Property owners and/or business owners have the responsibility to maintain their property in a safe and orderly condition for both those conducting business on their premises and social guests. They carry the additional responsibility of warning patrons about any potential hazards that may exist. Ever wonder why those “wet floor” signs are so big and bright yellow? One of the most common causes of slip and fall injuries is spills on the floor. When a spill ends up causing another person to fall and injure themselves, property owners could be held liable for damages.
Nearly one out of every 10 lawsuits filed in the United States are related to premises liability. Premises liability victims receive an average of $4 billion in damages yearly, however, only around 6% of cases include punitive damages.
Punitive damages are considered penalties and are typically granted at the Court’s discretion when the Defendant’s actions (or failures to take action) are found to be especially harmful. Punitive damages are capable of greatly increasing the value of a premises liability case. In order for an injured party to present a strong premises liability claim, it must first be demonstrated that the property owner was knowledgeable of the issue, and was negligent in failing to resolve it, resulting in injury.
What Exactly is “Premises Liability?”
Generally speaking, premises liability is a type of personal injury claim that is spurred as a result of an unsafe or defective condition in someone’s property. Some typical defects that may make premises dangerous or unsafe and arise to a premises liability claim include:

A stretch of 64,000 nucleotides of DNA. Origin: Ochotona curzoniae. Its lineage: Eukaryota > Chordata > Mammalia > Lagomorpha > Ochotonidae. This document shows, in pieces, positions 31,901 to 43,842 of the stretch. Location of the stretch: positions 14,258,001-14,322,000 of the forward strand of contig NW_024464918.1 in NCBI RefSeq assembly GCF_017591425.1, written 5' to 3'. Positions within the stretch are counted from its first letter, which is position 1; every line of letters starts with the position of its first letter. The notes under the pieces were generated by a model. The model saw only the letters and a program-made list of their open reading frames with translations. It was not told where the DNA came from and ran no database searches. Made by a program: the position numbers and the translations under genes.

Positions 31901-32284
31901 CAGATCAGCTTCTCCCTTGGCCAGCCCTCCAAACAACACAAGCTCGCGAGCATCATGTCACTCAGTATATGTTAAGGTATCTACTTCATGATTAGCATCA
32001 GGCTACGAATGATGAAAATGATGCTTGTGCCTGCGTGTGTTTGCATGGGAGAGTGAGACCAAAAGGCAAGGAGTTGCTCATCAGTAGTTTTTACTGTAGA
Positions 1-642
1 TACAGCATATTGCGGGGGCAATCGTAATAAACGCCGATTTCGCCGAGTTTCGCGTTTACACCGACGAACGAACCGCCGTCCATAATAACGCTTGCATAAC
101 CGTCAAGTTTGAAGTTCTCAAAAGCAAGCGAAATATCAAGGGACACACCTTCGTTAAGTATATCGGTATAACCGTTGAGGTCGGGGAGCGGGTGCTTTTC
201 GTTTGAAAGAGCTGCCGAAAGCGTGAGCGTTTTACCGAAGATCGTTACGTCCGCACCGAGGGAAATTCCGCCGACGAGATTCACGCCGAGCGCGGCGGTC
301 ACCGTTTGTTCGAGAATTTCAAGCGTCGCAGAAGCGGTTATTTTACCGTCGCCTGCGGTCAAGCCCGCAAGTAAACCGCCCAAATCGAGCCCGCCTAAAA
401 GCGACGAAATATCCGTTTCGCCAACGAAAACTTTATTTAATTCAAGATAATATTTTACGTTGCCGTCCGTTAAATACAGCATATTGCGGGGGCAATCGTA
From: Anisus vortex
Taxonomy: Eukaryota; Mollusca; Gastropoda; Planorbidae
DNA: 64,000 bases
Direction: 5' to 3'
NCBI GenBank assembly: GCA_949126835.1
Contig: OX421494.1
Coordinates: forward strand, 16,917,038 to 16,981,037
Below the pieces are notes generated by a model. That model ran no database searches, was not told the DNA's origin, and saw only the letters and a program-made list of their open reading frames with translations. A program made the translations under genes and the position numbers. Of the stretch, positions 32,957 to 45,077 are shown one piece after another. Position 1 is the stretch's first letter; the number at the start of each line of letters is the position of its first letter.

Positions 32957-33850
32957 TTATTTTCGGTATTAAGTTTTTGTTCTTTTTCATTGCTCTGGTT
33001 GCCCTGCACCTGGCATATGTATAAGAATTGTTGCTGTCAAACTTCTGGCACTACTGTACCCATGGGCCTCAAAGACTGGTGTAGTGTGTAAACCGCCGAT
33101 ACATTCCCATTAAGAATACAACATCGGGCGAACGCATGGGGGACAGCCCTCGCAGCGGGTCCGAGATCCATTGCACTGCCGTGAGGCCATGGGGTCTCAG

Spills on the Floor
Spills can take place anywhere. Supermarkets, hotels, and restaurants are all especially vulnerable to spills. Spills are some of the most common ways that ordinarily safe premises are made dangerous. When a spill ends up affecting another person by a slip or other accident, property owners can be liable for damages.
The source, type, and danger of a spill can vary greatly, from a faulty roof or wall leaking water, to soft drinks, chemicals, or other substances that end up endangering the premises and the people around it.
Unsafe Construction Zones
Construction zones can be extremely hazardous without proper signage, visibility, and safety practices. Unsafe conditions in construction zones can affect construction workers, drivers, and people who happen to be nearby.
Defective Buildings or Sidewalks
Uneven walkways, damaged or cracked concrete, and even potholes in the road can cause serious injury if left in disrepair. Failure by a property owner to properly maintain the structural integrity of their buildings, walkways, and other items in a way that maintains a safe and functional environment may open up the property owner to a premises liability claim, should an injury occur.
Inadequate Building Security
A major component of maintaining safe and orderly premises is ensuring that the property is adequately secure. This may include taking steps such as installing a security system, ensuring that doors are locked, and any areas for personal storage are secure. Failing to provide adequate security for your premises can result in liability for theft or other types of damages that may occur.
Toxic Fumes or Chemicals
Failing to adequately protect against harmful chemicals like Carbon Monoxide can leave property owners liable for any related injuries or health consequences that patrons may sustain. Property owners can mitigate these types of issues by installing detection systems and ensuring that hazardous chemicals are properly secured in appropriate containers.
How Can I Make a Premises Liability Claim?
Making a premises liability claim on the assertion that premises were dangerous or unsafe relies on demonstrating the negligence of the other party in maintaining their personal or business property and determining whether the owner has a duty of care to prevent injury to the other party. Generally speaking, negligence is when a person lacks care or acts with out it which results in another person suffering damages. A party found guilty of negligence may be required to compensate the person who was injured as a result of their negligent act/omission to act.